In two separate press releases Thursday morning, Amazon.com (NASDAQ: AMZN) announced the official launch of both its Mexico Kindle store as well as Kindle Direct Publishing for Mexican authors and publishers.
The new Mexico Kindle store, for its part, starts with the broadest available selection of the most popular books in the country, including the most Spanish-language bestsellers, more than 70,000 total Spanish titles, 1,500 free Spanish titles, and 1,000 with special pricing starting at just 9 Mexican pesos, or roughly $0.68.
What's more, according to the release, the new store also includes "hundreds of thousands of exclusive titles, including works from authors like Jose Emilio Pacheco, Elena Poniatowska, Sergio Pitol and Carlos Monsivais, as well as comic books from Mafalda and Familia Burrón."
Here's why this is a great move
According to Pedro Huerta, Amazon's director of Kindle Content in Latin America, "The vast majority of Mexicans do not have access to a bookstore in their town, so we're happy to launch the Mexico Kindle Store today and bring a huge bookstore with over 2 million titles to anyone with an Internet connection."
Of course, it's important to note this once again pits Amazon's efforts directly against Apple's (NASDAQ: AAPL) iBookstore in the region, which launched across much of Latin America last October. However, you can bet the folks at Amazon couldn't wait to point out the fact the new Kindle Store has more digital Spanish titles than any other platform, which should help it gain some ground given Apple's nearly year-long head start.
In addition, Amazon is continuing its push to outsell Apple's iPad devices by introducing the Kindle and Kindle Paperwhite devices at brick-and-mortar Gandhi stores -- think the Mexican version of Barnes & Noble -- which currently has a total of 38 locations, including 12 in Mexico city, 15 in the interior of the republic, and 11 in Palacio de Hierro, an upscale chain of department stores in the country.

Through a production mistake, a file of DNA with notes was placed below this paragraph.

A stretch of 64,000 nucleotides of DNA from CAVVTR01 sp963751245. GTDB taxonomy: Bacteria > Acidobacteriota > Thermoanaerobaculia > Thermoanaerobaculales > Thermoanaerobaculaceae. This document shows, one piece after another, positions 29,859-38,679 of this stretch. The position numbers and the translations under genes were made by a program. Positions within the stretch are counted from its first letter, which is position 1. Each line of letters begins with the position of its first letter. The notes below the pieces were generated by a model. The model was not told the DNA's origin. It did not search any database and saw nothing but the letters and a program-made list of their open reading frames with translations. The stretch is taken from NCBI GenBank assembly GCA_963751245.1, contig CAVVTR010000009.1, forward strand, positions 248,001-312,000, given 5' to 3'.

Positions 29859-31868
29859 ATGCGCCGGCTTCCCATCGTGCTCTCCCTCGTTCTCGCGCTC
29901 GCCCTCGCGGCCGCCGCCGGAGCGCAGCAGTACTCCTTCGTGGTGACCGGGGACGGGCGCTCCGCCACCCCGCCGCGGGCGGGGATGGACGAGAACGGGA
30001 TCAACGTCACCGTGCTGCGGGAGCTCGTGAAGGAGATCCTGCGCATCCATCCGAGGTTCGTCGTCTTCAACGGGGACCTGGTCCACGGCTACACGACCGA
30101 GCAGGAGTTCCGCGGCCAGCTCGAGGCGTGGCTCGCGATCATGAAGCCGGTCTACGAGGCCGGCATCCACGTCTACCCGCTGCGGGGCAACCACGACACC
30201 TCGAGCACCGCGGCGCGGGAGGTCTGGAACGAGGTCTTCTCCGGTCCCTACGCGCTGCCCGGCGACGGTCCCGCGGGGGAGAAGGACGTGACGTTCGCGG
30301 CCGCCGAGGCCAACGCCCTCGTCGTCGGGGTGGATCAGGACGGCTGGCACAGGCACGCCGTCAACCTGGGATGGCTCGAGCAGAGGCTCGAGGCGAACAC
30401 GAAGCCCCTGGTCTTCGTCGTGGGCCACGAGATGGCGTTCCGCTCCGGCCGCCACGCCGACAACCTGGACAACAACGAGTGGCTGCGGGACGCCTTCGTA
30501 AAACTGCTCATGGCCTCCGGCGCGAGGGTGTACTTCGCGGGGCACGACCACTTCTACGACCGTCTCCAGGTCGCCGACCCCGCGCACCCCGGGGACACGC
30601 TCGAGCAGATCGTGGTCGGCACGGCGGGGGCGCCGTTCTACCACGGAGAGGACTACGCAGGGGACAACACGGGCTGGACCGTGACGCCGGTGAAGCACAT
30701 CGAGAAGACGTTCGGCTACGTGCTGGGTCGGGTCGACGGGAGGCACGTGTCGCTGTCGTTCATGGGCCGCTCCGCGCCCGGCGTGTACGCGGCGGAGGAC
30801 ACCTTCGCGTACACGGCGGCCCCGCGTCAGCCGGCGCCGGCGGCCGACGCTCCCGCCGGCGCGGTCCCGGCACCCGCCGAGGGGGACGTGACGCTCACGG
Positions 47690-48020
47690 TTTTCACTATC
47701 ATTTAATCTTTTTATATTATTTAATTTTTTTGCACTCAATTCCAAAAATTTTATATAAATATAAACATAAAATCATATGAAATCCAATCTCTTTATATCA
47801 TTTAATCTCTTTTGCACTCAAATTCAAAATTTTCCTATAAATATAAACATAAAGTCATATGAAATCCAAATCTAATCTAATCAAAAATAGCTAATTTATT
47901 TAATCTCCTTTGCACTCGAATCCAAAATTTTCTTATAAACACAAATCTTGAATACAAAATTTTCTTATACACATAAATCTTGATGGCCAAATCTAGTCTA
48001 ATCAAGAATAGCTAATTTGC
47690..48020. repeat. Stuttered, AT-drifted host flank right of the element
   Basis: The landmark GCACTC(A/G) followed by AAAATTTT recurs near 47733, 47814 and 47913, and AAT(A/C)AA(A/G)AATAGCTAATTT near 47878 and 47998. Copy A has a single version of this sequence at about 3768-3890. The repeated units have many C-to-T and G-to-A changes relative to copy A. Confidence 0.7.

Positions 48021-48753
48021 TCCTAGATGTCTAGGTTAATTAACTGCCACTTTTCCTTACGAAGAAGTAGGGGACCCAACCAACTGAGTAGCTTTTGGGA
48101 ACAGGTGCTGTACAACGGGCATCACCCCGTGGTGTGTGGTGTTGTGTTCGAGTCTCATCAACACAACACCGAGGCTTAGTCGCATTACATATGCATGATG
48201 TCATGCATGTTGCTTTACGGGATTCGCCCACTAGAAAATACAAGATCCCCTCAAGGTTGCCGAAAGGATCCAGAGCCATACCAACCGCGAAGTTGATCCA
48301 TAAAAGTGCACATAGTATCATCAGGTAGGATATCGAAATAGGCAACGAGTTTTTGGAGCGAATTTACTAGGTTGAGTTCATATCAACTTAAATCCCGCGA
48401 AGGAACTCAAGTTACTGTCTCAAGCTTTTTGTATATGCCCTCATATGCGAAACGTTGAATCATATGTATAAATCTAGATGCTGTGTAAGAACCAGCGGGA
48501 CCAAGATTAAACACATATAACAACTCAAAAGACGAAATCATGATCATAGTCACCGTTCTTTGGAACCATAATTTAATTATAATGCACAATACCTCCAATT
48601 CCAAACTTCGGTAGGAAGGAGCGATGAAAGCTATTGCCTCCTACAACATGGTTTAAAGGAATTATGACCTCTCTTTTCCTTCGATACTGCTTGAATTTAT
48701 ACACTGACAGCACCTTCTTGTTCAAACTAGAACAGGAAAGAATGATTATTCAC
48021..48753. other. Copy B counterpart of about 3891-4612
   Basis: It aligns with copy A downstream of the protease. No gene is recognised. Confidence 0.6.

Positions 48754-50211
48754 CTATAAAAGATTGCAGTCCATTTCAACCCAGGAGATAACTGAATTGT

For authors, the new Mexico Kindle Direct Publishing platform simply extends Amazon's existing self-service publishing platform (which I've previously written about here), allowing authors to earn 35% royalties on their books, or 70% if they choose to enroll in KDP Select, an option with which they can make their book exclusive to Kindle and also have it included in the Kindle Owners' Lending Library on Amazon's broader scope of global websites. In this case, the authors can earn money each time their book is borrowed through the KDP Select program.
And the platform certainly isn't just for aspiring writers, either. Best-selling Mexican author Paulo Coelho, for example, is already offering his books on the Mexico Kindle store through Kindle Direct Publishing, including El Alquimista and Once Minutos.
In the end, like Amazon's existing Kindle Store and Direct Publishing platforms, the new Mexico-centric offering is not only a win for readers, authors, and publishers but also for Amazon as yet another low-overhead way to cash in on the ever-increasing role of digital media as consumers' platform of choice.
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